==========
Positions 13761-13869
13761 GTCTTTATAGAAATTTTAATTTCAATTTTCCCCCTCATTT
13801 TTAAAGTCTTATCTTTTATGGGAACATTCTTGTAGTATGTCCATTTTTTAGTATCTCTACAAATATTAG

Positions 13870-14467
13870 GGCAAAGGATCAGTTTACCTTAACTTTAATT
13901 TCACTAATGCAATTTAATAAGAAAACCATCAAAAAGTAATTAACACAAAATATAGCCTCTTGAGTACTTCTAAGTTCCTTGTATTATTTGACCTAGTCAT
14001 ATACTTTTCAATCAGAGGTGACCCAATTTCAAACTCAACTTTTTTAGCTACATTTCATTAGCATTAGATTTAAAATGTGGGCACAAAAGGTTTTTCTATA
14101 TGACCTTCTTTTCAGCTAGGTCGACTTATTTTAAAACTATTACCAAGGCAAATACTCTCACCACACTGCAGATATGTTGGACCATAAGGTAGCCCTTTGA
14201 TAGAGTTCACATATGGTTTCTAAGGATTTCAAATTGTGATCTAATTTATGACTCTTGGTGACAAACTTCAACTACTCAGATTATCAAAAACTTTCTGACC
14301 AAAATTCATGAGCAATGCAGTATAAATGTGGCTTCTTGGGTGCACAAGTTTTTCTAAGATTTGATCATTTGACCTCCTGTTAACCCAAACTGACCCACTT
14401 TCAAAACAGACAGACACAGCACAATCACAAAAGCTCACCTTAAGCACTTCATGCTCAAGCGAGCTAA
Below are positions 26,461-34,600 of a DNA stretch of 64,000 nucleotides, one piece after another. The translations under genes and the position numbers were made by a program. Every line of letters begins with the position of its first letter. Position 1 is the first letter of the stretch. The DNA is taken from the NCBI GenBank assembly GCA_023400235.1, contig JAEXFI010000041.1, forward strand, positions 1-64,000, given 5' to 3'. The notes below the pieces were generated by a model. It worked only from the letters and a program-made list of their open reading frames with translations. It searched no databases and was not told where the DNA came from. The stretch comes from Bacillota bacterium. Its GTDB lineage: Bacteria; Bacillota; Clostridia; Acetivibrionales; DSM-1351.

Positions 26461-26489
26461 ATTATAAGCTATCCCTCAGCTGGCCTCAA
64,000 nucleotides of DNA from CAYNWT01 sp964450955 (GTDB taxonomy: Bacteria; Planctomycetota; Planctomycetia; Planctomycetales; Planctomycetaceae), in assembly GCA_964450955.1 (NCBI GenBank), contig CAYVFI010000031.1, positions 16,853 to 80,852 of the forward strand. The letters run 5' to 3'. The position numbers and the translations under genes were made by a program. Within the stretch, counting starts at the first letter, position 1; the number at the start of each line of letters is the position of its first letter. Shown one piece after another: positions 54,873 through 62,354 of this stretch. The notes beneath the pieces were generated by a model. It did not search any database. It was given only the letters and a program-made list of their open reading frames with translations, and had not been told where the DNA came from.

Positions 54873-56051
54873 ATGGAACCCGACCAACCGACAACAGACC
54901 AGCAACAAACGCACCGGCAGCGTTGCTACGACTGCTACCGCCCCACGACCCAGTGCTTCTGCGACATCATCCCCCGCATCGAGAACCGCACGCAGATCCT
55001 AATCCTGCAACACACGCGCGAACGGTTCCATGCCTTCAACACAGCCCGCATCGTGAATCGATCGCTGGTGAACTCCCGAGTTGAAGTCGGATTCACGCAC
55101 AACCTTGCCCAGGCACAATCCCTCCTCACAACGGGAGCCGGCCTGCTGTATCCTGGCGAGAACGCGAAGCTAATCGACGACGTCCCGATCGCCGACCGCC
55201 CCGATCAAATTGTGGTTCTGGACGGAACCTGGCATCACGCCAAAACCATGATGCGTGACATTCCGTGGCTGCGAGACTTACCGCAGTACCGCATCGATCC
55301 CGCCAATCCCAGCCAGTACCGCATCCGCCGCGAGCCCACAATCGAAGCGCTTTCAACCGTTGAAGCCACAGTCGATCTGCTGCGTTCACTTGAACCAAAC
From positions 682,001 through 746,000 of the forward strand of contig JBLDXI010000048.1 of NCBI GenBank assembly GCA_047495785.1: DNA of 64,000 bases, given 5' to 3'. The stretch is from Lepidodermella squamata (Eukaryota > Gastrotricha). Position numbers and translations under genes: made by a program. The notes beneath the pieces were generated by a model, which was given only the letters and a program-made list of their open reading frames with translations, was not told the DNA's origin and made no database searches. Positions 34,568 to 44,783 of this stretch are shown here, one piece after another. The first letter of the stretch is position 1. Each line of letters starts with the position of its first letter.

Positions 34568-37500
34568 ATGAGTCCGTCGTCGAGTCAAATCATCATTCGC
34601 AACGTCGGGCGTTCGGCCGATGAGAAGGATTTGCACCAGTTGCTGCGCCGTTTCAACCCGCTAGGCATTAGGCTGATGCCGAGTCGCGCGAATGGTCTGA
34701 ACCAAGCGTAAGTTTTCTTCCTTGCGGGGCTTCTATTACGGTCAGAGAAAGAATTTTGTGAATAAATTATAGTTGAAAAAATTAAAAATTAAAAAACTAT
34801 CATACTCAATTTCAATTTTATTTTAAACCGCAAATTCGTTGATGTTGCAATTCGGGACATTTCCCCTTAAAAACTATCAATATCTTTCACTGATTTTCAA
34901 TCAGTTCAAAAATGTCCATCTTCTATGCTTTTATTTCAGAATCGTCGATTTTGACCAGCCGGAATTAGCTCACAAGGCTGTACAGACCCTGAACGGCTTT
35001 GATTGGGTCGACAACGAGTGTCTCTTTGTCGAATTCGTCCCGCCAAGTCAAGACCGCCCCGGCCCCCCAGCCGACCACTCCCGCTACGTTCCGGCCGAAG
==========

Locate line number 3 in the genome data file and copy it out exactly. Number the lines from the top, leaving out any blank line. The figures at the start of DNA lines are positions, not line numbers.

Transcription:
13801 TTAAAGTCTTATCTTTTATGGGAACATTCTTGTAGTATGTCCATTTTTTAGTATCTCTACAAATATTAG